Materials and methods
A rat insulin enzyme-linked immunosorbent assay kit was purchased from Millipore (Billerica, MA, USA), while kits for superoxide dismutase (SOD) and estrogen were from Cell Biolabs (Cell Biolabs Inc, San Diego, CA, USA) and Cusabio Biotech Co Ltd (Wuhan, People’s Republic of China), respectively. The GenomeLab™ GeXP start kit was from Beckman Coulter Inc (Miami, FL, USA) and the RNA extraction kit was from RBC Bioscience Corp (Taipei, Taiwan). MgCl2 and DNA Taq polymerase were purchased from Thermo Fisher Scientific (Pittsburgh, PA, USA), while RCL2 solution was purchased from Alphelys (Toulouse, France). Glucometer strips were from Roche Diagnostics (Indianapolis, IN, USA) and lipid profile kits (low-density lipoprotein cholesterol, high-density lipoprotein cholesterol, total cholesterol, and triglycerides) were purchased from Randox Laboratories Ltd (Crumlin, County Antrim, UK). Rat chow was obtained from Specialty Feeds (Glen Forrest, WA, Australia). Ketamine/xylazine was from Sigma Chemical Co (St Louis, MO, USA) and other solvents of analytical grade were purchased from Merck (Darmstadt, Germany).
Ready-to-use EBN was supplied by Niah Bird’s Nest Trading Company (Sarawak, Malaysia), and was incorporated into standard rat chow for animal feeding. For determination of nutritional composition, EBN was dried at 50°C for 3 days, ground into powder, and used. Nutritional composition (protein, carbohydrate, fat, ash, and moisture; Table 1) was determined as reported previously.15
Table 1 Nutritional values for edible bird’s nest
Animal handling and feeding
Approval for use of animals was granted by the Animal Care and Use Committee of the Faculty of Medicine and Health Sciences, Universiti Putra Malaysia (approval UPM/IACUC/AUP-R012/2014), and the animals were handled as stipulated by the guidelines for the use of animals. Thirty-six Sprague-Dawley rats (3 months old, female, 160–180 g) were housed under controlled conditions (12-hour light/12-hour dark cycle, 20°C–22°C, 40%–50% humidity) with free access to water and food for 2 weeks prior to the experiments. After acclimatization, rats were ovariectomized under anesthesia using 10 mg/60 mg/kg xylazine/ketamine (intraperitoneally), except for the normal controls. The rats were then observed for 4 weeks and randomly assigned to one of five groups (n=6): a sham group, maintained on standard rat chow; an ovariectomy (OVX) control group maintained on standard rat chow; an OVX + estrogen group maintained on standard rat chow and daily estrogen (0.2 mg/kg body weight); an OVX + 3% EBN group maintained on standard rat chow containing 3% EBN; and an OVX + 1.5% EBN group maintained on standard rat chow containing 1.5% EBN. The normal group was not ovariectomized and was maintained on standard rat chow. Treatments lasted for 12 weeks, and food intake in each group was adjusted to the average intake each day according to observation of the OVX group the day before. Weights were measured weekly, and the total amount of feed (g) given was reviewed weekly based on the weekly weights of the rats. At the end of the experiment, all animals were exsanguinated after anesthesia (10 mg/60 mg/kg xylazine/ketamine, intraperitoneally). The livers were collected into RCL2 solution for gene expression studies.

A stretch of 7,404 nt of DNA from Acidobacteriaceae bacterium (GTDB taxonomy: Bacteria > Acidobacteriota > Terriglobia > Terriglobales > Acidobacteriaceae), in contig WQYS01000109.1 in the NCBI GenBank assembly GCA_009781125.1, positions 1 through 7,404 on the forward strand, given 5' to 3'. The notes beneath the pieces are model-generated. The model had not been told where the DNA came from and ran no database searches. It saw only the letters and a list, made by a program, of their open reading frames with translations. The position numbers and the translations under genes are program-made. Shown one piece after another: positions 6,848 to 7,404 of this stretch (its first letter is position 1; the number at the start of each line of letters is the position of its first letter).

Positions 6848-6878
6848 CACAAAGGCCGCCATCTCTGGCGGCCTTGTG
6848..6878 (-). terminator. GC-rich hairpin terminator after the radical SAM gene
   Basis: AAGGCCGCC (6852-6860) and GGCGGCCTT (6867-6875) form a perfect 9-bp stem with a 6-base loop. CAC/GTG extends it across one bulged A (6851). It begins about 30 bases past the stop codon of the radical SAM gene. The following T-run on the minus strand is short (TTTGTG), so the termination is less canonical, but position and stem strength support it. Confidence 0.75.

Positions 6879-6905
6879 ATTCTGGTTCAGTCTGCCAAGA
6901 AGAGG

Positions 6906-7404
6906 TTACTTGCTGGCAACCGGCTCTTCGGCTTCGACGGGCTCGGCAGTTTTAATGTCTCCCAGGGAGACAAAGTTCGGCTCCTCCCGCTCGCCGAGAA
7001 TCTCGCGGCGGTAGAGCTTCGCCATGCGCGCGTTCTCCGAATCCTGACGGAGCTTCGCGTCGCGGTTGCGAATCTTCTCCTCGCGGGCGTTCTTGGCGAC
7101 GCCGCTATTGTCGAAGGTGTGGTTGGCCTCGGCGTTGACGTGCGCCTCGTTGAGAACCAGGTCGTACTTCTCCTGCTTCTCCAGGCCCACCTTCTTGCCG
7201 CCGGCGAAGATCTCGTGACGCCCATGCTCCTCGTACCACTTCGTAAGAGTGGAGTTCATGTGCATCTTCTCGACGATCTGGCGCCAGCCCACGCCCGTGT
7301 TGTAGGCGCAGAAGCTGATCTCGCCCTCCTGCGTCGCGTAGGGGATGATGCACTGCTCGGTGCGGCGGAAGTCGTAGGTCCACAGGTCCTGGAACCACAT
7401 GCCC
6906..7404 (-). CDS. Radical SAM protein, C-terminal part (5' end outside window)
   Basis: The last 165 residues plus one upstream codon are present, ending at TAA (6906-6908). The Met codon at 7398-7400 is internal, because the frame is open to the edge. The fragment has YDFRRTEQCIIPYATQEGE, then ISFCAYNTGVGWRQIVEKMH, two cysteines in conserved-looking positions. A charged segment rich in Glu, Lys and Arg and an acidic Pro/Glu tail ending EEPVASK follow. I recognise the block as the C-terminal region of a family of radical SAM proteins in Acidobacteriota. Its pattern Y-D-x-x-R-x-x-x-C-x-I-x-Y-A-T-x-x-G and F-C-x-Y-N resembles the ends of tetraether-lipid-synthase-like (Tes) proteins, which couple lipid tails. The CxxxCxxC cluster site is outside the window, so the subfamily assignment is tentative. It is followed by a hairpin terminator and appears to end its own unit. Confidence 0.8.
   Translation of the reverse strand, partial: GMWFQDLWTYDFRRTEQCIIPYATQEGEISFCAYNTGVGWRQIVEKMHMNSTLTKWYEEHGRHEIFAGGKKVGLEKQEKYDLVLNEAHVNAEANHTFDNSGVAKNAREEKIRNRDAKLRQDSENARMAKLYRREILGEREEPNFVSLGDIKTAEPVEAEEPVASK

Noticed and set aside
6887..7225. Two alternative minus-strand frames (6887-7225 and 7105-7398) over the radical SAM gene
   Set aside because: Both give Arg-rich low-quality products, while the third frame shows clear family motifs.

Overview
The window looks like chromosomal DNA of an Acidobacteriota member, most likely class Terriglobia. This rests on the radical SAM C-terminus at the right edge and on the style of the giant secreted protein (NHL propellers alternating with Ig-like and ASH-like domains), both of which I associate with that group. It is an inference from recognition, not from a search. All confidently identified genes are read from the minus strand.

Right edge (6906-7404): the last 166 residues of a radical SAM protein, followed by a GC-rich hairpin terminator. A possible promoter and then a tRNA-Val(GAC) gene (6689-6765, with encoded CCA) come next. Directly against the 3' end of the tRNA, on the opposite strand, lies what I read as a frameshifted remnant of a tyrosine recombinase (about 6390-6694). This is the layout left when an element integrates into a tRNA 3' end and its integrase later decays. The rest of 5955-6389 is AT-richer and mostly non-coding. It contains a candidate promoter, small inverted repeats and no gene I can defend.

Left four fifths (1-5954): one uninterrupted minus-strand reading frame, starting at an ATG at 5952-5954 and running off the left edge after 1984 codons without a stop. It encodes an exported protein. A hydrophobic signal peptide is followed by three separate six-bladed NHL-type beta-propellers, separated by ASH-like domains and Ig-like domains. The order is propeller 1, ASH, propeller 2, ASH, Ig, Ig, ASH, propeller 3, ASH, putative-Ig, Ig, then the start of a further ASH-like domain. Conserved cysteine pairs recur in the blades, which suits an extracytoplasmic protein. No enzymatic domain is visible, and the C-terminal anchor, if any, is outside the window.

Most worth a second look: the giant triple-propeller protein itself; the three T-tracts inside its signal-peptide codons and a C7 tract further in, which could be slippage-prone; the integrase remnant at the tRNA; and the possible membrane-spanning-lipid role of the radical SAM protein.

OGTT and lipid profile
At the end of the intervention, an oral glucose tolerance test (OGTT) was performed on each animal after 12 hours of an overnight fast, and measurements were taken with a glucometer. Serum samples from blood collected on the day of euthanasia were used to analyze the rat lipid profiles (total cholesterol, high-density lipoprotein cholesterol, low-density lipoprotein cholesterol, and triglycerides) using a Dimension Xpand Plus Integrated chemistry system (Siemens, Germany) with commercially available kits.
Determination of serum estrogen and insulin
Serum samples were used for measurements of estrogen and insulin using the respective enzyme-linked immunosorbent assay kits according to the manufacturers’ instructions. Absorbance was read on a microplate reader (BioTek Synergy H1 Hybrid Reader, BioTek Instruments Inc, Winooski, VT, USA) and results were calculated from the respective standard curves: estrogen (y = −30.12x +113.73, R2=1), insulin (y =0.762x −0.143, R2=0.966). Additionally, homeostatic model assessment of insulin resistance (HOMA-IR), a measure of insulin sensitivity, was computed from the fasting plasma glucose and insulin levels as reported previously.16
Hepatic antioxidative markers
Superoxide dismutase enzyme